DĪVĀN SIṄGH MAFTOON (1890-1974) was in his day the most talked-about editor in Urdu journalism. Born in the Punjab he migrated to Delhi in the early twenties. His sole asset was a smattering of Urdu. Gradually, he grew in his command of the language and became known for his mastery of Urdu prose acclaimed for its lucidity and exactness. Through his felicity in Urdu prose, he naturalized himself in the milieu of Ghālib's Delhi. He achieved to a considerable degree its style and refinement. In his conversation, in his dress and in his tastes, he became a sovereign Delhi-ite. He had a natural genius in personal relationships. Among his lifelong friends and admirers was Josh Malīhābādī. The poet's description of Dīvān Siṅgh in his autobiography Yādoṅ kī Bārāt (Procession of Memories) is evidence of his esteem for him : "In eye contented, short of stature, of high courage, generous in hospitality, lion-hearted, friend of friends, the death of the enemy, prince-baiter, helper of the weak, worst of foes, best of friends. "
Dīvān Siṅgh was born of a Sikh family of Hāfizābād in the Gujrāṅwālā district of West Punjab on 4 August 1890. His father, a physician in government service, died when he was still an infant. This imposed severe hardship on the family. Young Dīvān Siṅgh had to interrupt his studies when he was a student of the middle school and seek employment with a cloth-merchant. Even at that age, he was an avid reader of Urdu newspapers. He also contributed an occasional piece to the only Urdu daily of that time in northern India, the Aam.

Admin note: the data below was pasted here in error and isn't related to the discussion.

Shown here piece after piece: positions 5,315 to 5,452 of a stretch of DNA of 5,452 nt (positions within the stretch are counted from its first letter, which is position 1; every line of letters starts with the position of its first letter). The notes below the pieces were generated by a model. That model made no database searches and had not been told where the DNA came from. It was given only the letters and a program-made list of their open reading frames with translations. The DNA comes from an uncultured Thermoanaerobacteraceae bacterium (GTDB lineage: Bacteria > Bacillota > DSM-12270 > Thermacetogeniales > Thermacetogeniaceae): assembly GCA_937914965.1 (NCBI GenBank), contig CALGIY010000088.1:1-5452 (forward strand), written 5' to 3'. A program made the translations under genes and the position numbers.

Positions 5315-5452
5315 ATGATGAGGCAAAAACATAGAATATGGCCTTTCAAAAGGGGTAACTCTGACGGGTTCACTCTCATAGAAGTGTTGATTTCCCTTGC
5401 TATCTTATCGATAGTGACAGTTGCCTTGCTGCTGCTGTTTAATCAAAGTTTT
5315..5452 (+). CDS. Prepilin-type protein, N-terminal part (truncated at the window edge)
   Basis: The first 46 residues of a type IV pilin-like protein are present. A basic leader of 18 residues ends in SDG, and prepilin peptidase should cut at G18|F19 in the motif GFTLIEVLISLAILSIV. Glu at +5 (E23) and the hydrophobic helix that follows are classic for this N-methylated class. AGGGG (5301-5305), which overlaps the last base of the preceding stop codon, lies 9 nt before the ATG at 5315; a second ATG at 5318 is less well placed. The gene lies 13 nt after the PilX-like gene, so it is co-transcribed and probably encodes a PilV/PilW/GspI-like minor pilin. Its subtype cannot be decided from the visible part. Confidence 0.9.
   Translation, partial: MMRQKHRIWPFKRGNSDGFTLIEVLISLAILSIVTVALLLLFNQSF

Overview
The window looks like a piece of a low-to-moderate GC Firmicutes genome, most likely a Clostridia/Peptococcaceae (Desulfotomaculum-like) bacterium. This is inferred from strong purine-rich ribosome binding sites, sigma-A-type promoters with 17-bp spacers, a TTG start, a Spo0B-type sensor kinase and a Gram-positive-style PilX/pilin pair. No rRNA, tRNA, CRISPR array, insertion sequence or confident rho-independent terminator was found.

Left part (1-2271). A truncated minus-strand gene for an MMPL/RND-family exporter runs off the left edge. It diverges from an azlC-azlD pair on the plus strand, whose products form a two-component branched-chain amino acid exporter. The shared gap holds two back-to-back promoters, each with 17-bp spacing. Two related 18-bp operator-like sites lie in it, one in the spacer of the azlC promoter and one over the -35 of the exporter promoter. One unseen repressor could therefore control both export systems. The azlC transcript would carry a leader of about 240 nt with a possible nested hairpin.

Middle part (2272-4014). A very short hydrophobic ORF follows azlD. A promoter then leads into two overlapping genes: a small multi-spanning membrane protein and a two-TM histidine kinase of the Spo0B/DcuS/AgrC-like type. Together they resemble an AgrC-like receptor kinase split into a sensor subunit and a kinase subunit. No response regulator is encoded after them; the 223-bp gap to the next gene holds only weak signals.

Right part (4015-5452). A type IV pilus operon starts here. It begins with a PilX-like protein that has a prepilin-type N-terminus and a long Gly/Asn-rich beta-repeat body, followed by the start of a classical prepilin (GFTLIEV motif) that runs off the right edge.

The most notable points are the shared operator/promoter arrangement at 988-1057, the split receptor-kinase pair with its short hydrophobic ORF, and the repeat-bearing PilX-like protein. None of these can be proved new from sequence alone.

A pamphlet (Khūn-i-Shahādat kā Tāzā Qatrā Qaum kī Nazar) he wrote about the excesses of Mahārājā Bhūpinder Siṅgh of Paṭiālā won him the favour and patronage of the Nābhā ruler, Mahārājā Ripudaman Siṅgh. With his support he launched from Delhi a weekly called the Rayyat, with Hassan Nizāmī as his collaborator. But the paper ran only for six months, and had to fold up owing to heavy losses. Dīvān Siṅgh took employment in the Nābhā court, but was dismissed from service with the deposition by the British of the Mahārājā on 9 July 1923.
Dīvān Siṅgh returned to Delhi to start another Urdu paper - the Riyāsat. The birth of the Riyāsat was a notable event in Urdu journalism. It was a real putsch so far as princely India was concerned. Dīvān Siṅgh threw open the columns of the Riyāsat to the grievances and complaints of the subjects of Indian states. He boldly took up the cause of the victims. The Indian princes began to feel vulnerable in the presence of the Riyāsat. Several were the cases brought up against it and its editor. The most famous was the suit started by the Nawāb of Bhopāl which lasted six years.
Apart from its political importance, the Riyāsat evolved a distinctive literary style. Dīvān Siṅgh's Urdu prose, smooth and direct, was utterly exempt from rhetoric. It was considered a model of chastity and correctness and won his paper instant audience. Many new writers began to copy it. Yet Dīvān Siṅgh was always modest about it. He used to say that no Punjabi could really master the subtle nuances of the Urdu idiom and, least of all, as he put it funnily, a Sikh.